In spite of the battery issues, rank-and-file combat troops, medics, and intel personnel love the device, as it provides a quick fix to give instructions or ask basic questions when there's not a human translator around. But when it comes to more lengthily and subtle interactions with the natives, its limitations become apparent, especially in psyops, where there's a lot of schmoozing and building of trust with the population. Many people and cultures prefer the "human touch" over using a machine and become, at the very least, annoyed and insulted that U.S. troops can't be bothered to speak and learn the native language. Psyops prefers human translators for a "softer" approach due to the amount of schmoozing involved. A good translator can try to phrase requests and questions in different ways and pick up on subtleties in responses that a PDA translator won't. Doug Mohney.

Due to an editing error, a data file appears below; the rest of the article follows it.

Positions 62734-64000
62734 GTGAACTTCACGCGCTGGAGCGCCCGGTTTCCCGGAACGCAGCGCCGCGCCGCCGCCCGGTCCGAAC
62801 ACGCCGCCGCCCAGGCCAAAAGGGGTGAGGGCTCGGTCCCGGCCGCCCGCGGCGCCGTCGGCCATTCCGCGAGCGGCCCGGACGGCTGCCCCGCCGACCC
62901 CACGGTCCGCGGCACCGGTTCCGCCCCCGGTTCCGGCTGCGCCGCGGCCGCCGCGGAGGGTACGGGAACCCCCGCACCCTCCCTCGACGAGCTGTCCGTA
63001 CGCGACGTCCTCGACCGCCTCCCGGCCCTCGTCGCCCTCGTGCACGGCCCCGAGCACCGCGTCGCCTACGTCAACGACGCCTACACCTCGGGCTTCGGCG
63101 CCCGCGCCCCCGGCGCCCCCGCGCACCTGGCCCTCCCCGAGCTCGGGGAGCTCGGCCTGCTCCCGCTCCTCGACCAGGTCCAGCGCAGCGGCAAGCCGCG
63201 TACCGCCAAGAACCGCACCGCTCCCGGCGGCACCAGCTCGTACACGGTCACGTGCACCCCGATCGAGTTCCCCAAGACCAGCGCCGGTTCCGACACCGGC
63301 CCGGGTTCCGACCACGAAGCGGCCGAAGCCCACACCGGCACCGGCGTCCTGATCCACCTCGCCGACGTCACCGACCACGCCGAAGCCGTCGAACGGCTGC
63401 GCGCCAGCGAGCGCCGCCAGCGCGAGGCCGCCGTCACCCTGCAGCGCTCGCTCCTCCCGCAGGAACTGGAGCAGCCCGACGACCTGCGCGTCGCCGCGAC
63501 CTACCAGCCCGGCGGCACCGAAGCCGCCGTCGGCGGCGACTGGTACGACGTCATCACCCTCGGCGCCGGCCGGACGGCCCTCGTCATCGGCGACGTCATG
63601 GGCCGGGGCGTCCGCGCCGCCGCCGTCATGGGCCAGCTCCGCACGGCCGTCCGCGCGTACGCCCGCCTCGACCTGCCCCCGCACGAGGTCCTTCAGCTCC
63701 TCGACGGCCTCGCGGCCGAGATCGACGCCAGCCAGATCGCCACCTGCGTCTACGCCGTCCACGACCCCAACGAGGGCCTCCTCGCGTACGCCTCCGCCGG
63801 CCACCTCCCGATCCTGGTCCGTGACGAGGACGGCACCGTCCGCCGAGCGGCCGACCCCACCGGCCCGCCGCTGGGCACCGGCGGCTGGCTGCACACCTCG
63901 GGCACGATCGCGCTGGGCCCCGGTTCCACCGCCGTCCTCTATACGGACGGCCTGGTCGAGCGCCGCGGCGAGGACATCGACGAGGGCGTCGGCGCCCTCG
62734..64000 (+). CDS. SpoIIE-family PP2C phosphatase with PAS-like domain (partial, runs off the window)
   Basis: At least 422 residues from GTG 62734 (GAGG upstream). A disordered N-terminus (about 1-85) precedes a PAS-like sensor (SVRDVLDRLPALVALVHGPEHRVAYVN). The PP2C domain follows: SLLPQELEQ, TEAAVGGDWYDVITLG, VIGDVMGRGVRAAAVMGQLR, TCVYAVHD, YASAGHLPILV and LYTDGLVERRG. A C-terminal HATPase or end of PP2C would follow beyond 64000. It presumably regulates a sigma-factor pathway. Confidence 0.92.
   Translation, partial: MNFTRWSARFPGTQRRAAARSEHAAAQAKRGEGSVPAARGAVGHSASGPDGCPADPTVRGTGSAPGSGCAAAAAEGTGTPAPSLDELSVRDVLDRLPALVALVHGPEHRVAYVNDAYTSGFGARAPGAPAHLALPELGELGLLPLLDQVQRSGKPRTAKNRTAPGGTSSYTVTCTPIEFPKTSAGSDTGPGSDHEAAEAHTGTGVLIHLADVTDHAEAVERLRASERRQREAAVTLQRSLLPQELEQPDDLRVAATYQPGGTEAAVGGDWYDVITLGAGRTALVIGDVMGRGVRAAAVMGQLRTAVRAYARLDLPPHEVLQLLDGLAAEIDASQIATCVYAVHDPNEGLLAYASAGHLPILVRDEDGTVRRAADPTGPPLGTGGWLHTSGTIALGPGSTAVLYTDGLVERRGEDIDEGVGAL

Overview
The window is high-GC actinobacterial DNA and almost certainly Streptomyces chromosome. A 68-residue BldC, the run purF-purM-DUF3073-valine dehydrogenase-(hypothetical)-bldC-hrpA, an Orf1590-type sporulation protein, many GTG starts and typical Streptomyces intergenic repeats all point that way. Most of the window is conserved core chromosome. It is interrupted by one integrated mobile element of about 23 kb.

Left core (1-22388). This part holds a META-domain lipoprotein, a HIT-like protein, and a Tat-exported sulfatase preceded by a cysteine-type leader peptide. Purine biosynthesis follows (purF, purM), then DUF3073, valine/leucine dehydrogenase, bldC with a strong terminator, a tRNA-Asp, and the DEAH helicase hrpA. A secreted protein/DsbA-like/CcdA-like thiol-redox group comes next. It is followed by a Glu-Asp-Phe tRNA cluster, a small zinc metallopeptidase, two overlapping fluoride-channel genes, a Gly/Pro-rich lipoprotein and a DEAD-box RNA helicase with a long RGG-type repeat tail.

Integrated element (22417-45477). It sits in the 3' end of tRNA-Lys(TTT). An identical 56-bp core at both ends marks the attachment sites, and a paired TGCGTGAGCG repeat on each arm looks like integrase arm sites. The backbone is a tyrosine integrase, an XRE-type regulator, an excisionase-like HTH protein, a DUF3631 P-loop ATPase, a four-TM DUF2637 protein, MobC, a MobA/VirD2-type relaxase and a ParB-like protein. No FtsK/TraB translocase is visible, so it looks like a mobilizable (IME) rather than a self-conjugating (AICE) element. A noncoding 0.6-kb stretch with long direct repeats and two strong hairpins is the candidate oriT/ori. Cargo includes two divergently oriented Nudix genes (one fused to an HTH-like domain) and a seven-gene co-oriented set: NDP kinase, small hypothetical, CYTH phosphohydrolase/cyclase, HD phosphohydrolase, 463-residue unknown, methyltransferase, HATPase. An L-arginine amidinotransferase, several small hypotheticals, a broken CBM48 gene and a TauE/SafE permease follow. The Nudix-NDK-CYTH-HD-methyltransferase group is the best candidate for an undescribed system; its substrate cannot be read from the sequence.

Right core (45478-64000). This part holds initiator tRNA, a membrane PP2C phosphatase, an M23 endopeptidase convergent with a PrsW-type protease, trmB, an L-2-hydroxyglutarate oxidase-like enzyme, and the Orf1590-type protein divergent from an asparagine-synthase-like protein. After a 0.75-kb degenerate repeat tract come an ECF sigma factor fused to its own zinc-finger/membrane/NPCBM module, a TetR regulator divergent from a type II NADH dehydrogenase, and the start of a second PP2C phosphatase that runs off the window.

A high-tech language translator, one of the "gee wiz" gadgets rapidly fielded to troops over the past few years, has been panned by some in the psychological operations (psyops) community. Built around a hand-held PDA, the system was designed to translate key phrases from English into a different language, allowing soldiers to "talk" with natives without a human translator. Like many new systems, there have been some problems encountered in the rush to field solutions. The first generation models incorporated a non-standard lithium battery that was hard to replace, making reliability around "70 percent" according to a soldier that had worked with the system. Newer systems are built using off-the-shelf cell phone batteries, so it's easy to keep around a spare charged battery with a little advanced planning.